EXCLUSIVE: Director also talks about his enduring passion for celluloid over digital.
Steven Spielberg has told Screen that he intends to make a fifth Indiana Jones film and will never replace Harrison Ford in the title role.
“I don’t think anyone could replace Harrison as Indy, I don’t think that’s ever going to happen,” he said in an interview with Screen International.
With Ford in his mid-70s, there have been rumours that the whip could be passed on to another actor, with Chris Pratt being one suggested name. But Spielberg firmly denies the speculation.
“It’s certainly not my intention to ever have another actor step into his shoes in the way there have been many actors that have played Spider-Man or Batman. There is only going to be one actor playing Indiana Jones and that’s Harrison Ford.”
Raiders of the Lost Ark (1981), Indiana Jones and the Temple of Doom (1984), Indiana Jones and the Last Crusade (1989) and Indiana Jones and the Kingdom of the Crystal Skull (2008) have earned nearly $2 billion in worldwide box office since their release.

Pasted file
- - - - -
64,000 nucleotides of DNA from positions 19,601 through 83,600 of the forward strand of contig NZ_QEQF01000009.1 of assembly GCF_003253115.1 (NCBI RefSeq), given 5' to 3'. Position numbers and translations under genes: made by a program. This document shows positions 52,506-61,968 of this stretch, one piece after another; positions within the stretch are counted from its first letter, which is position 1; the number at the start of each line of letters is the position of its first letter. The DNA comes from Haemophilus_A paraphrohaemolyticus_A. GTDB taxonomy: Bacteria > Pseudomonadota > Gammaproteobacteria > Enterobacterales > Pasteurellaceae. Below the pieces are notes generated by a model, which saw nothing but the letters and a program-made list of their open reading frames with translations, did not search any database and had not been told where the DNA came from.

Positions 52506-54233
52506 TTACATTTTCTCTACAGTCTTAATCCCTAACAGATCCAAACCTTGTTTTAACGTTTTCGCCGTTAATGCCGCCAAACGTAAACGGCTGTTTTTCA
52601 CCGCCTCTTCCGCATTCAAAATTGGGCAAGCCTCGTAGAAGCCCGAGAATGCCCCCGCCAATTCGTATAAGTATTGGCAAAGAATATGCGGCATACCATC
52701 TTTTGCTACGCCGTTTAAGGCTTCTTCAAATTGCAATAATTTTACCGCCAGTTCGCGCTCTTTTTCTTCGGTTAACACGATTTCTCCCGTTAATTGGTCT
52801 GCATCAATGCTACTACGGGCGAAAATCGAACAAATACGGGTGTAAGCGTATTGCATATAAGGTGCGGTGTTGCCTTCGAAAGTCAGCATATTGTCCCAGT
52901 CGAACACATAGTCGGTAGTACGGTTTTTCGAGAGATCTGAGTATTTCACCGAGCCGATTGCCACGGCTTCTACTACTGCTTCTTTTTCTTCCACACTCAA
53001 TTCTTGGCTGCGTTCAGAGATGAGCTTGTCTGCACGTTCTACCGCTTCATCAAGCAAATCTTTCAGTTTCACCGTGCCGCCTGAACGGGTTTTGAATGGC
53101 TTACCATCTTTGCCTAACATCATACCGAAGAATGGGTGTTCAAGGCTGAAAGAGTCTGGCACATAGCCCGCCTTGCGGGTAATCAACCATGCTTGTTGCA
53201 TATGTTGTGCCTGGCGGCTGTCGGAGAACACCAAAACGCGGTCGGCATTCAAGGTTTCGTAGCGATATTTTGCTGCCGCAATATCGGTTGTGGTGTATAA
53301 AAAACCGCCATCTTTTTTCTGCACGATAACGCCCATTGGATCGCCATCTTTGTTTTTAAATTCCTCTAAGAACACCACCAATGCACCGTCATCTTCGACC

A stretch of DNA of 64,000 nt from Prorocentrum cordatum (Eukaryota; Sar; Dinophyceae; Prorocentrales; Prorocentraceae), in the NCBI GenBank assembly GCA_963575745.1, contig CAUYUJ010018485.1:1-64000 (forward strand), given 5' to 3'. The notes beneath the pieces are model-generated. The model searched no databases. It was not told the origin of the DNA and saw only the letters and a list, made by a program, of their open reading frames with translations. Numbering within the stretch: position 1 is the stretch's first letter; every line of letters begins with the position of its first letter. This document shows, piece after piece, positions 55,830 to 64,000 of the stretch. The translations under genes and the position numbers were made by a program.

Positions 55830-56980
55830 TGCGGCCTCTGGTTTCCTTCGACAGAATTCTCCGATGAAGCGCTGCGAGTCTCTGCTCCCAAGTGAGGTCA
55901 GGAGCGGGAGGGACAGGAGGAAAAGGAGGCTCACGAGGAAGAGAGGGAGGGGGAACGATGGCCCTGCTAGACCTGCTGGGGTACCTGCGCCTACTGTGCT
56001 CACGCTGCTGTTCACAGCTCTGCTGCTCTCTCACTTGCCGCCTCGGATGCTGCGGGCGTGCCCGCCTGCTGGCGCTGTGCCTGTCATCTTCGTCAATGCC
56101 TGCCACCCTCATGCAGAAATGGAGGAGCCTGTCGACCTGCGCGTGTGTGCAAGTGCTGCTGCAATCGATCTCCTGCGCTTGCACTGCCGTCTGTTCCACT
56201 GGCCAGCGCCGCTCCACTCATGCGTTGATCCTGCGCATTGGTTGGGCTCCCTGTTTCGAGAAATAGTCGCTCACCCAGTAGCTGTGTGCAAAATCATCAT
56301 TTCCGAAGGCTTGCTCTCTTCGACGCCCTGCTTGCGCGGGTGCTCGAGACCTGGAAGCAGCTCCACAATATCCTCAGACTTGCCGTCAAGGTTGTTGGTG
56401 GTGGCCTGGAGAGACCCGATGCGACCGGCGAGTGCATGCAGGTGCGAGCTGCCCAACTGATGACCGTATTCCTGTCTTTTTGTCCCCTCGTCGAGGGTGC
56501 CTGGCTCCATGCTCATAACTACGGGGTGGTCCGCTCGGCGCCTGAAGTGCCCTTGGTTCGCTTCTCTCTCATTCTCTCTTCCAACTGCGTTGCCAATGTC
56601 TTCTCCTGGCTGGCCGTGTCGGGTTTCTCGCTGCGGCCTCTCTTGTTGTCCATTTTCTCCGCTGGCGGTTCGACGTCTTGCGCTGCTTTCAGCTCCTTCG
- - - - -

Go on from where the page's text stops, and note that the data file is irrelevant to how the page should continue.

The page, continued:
But with Crystal Skull deemed a disappointment to some critics and fans, Screen asked Spielberg why he would want return to the character yet again.
“Because there are more adventures out there than films,” said the filmmaker, who turns 69 on Dec 18. “So as long as there’s more adventures out there, I’ve got a bullwhip, a fedora, a leather jacket and a man on a horse who knows how to get the job done.”
Film vs Digital
In Screen’s interview, in which Spielberg talks in detail about his latest film Bridge Of Spies, the director explained his continued insistence to shoot on film, at a time when many are turning to digital cameras.
“If it is a straight story, without any benefits of new technology, there’s no reason to shoot anything digitally,” said the long-time celluloid champion. “The outcome digitally looks like the difference between a painting with acrylics and a painting with oils.
“Film is textural and had a kind of velocity in the grain count alone where digital is as clean as looking through a pane of glass at the outside world and to me it’s almost too vivid, too vibrant, too real.
“Especially in historical films, there needs to be a bit of a veil between the here and now and something that happened way back when. That veil is almost unconsciously provided when you shoot on celluloid but is lost when you shoot it digitally. As long as we have film, why not shoot with the real stock?”
Asked if George Lucas, Spielberg’s long-time friend and collaborator on the Indiana Jones series as well as a famous advocate of digital, twisted his arm on the issue, the three-time Oscar winner added: “He used to but he could never get me to do that.”
The full interview, in which Spielberg also discusses the inspiration behind Bridge of Spies, his evolving process, upcoming projects and whether he is planning retirement, can be read by clicking here.